Overcoming bottlenecks in the membrane protein structural biology pipeline

David Hardy, Roslyn M. Bill, Anass Jawhari*, Alice J. Rothnie

*Corresponding author for this work

Research output: Contribution to journalReview articlepeer-review


Membrane proteins account for a third of the eukaryotic proteome, but are greatly under-represented in the Protein Data Bank. Unfortunately, recent technological advances in X-ray crystallography and EM cannot account for the poor solubility and stability of membrane protein samples. A limitation of conventional detergent-based methods is that detergent molecules destabilize membrane proteins, leading to their aggregation. The use of orthologues, mutants and fusion tags has helped improve protein stability, but at the expense of not working with the sequence of interest. Novel detergents such as glucose neopentyl glycol (GNG), maltose neopentyl glycol (MNG) and calixarene-based detergents can improve protein stability without compromising their solubilizing properties. Styrene maleic acid lipid particles (SMALPs) focus on retaining the native lipid bilayer of a membrane protein during purification and biophysical analysis. Overcoming bottlenecks in the membrane protein structural biology pipeline, primarily by maintaining protein stability, will facilitate the elucidation of many more membrane protein structures in the near future.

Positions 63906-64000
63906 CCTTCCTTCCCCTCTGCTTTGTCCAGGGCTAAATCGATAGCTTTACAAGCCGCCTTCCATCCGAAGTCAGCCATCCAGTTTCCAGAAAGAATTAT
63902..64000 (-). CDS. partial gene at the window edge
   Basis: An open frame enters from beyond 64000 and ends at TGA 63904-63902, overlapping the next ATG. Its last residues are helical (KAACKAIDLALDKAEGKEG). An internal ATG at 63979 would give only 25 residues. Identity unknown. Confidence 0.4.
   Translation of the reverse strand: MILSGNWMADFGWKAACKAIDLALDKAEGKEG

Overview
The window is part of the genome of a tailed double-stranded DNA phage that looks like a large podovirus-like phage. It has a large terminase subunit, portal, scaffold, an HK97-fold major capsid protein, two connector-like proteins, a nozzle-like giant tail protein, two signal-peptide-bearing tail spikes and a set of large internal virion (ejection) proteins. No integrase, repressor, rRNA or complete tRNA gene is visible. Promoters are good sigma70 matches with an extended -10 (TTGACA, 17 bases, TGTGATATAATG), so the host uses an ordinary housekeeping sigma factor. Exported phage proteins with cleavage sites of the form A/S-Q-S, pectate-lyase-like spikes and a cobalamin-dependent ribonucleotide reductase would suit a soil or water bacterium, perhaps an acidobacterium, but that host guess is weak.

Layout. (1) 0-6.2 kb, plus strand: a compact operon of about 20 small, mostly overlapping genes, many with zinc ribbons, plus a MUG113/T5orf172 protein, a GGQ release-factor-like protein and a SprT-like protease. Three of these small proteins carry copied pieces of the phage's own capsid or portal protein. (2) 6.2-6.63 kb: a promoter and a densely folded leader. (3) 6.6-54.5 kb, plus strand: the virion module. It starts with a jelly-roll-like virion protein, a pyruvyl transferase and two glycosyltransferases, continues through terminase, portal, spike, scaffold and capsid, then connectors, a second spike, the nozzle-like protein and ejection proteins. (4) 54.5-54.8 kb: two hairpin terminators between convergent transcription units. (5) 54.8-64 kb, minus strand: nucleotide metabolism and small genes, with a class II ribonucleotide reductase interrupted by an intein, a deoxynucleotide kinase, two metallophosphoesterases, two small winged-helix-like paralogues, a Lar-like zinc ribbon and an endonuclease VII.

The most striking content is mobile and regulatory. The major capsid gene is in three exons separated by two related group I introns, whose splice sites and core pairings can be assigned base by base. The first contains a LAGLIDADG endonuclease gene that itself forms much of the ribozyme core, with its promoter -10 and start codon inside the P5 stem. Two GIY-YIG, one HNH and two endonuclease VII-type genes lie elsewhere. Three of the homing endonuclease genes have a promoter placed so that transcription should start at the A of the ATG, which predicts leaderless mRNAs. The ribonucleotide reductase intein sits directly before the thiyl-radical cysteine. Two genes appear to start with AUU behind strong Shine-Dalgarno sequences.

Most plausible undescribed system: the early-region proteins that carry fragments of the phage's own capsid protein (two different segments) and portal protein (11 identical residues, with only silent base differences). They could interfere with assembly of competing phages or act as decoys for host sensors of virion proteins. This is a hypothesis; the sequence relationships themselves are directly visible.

Original languageEnglish
Pages (from-to)838-844
Number of pages7
JournalBiochemical Society Transactions
Issue number3
Publication statusPublished - 9 Jun 2016

Bibliographical note

© 2016 The Author(s). published by Portland Press Limited on behalf of the Biochemical Society. Biochemical Society Transactions. This is not the final peer-reviewed Version of Record.

Funding: BBSRC Industrial CASE studentship with Calixar [BB/L015846/1]


  • calixarenes
  • maltose neopentyl glycol (MNG)
  • membrane
  • solubilization
  • structural biology
  • styrene maleic acid lipid particle (SMALP)


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